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B. Fortune, L. Wang, G. Cull, B. Bui, J. Dong, G.A. Cioffi; Local Functional and Histological Changes after Intraretinal Ganglion Cell Axotomy in Macaque Retina . Invest. Ophthalmol. Vis. Sci. 2003;44(13):1039.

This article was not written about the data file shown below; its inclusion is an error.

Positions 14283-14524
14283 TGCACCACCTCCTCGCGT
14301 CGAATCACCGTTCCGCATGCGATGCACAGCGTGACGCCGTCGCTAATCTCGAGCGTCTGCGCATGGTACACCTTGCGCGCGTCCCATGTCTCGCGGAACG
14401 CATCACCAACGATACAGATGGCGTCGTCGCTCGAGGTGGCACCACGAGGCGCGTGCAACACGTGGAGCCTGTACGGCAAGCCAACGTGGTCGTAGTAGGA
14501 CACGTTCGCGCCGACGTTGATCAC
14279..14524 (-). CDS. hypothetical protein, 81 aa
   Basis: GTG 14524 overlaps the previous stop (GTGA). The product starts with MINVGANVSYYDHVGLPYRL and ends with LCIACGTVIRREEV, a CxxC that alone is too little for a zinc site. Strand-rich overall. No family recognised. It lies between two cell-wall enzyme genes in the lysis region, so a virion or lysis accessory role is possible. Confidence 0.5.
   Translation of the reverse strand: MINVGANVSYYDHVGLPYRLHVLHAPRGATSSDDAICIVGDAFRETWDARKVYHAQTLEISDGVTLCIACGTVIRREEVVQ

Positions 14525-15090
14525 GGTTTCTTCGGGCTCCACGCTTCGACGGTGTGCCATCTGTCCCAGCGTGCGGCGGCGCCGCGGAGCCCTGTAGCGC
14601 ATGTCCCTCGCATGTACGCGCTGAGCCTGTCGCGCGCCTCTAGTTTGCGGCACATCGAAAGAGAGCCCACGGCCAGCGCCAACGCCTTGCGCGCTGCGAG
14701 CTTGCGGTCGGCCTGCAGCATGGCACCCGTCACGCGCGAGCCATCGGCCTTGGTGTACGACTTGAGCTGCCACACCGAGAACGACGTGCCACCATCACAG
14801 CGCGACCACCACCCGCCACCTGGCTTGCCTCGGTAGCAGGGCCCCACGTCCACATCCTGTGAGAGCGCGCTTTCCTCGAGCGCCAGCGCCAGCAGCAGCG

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Purpose: Prior studies have shown that multifocal electroretinogram (mfERG) responses from normal monkey eyes contain signals that are likely to be generated by ganglion cell (GC) activity. Such evidence was derived from experimental conditions that have widespread effects throughout the retina and/or optic nerve, such as intravitreal injections of pharmacologic agents, optic nerve transection, or experimental glaucoma. Pathologic events and visual field loss, however, are often localized, as in human glaucoma. It remains unknown whether focal lesions (ganglion cell loss in relative isolation from global optic nerve effects) can be detected using the mfERG. The purpose of this experiment was to assess the effects of a focal retinal nerve fiber bundle axotomy on mfERG responses. Methods: mfERGs, standard full-field ERGs (fERG) and pattern-ERGs (PERG) were obtained at baseline and monthly after focal laser treatments induced a ‘bundle defect’ within the supero-temporal nerve fiber layer (NFL) of the left eye in one macaque monkey. Three mfERG stimulus protocols were compared: a standard fast m-sequence flicker, a "global-field flash" paradigm (Sutter et al, 1999), and a slowed m-sequence (8 video frames per m-step). Optic nerve and retinal structural changes were studied histologically using standard H/E techniques and immunohistologic stains for glial fibrillar acidic protein (GFAP) and neurofilament (NF). Results: The NFL bundle defect was plainly visible both proximally and distally to the site of the photoablation. A focal notch corresponding to the NFL defect was present within the neuro-retinal rim of the optic disk. Histologic results showed near total loss of the GC layer and NFL, with preservation of more distal retinal layers in the area upstream from the axotomy; local GFAP expression was increased in both retina and optic nerve. PERG and fERG parameters remained within the normal range for 30 control animals. mfERGs showed selective loss of high-frequency components for responses located within the arcuate region corresponding to the NFL defect. Functional loss was most easily detected using the slowed m-sequence stimulus. Conclusions: Focal loss of ganglion cell function in the macaque retina can be detected using the mfERG. The slowed m-sequence stimulus may have performed best because of its relatively lower mean luminance – which may enhance mfOPs in the normal retina due to rod-cone interactions.
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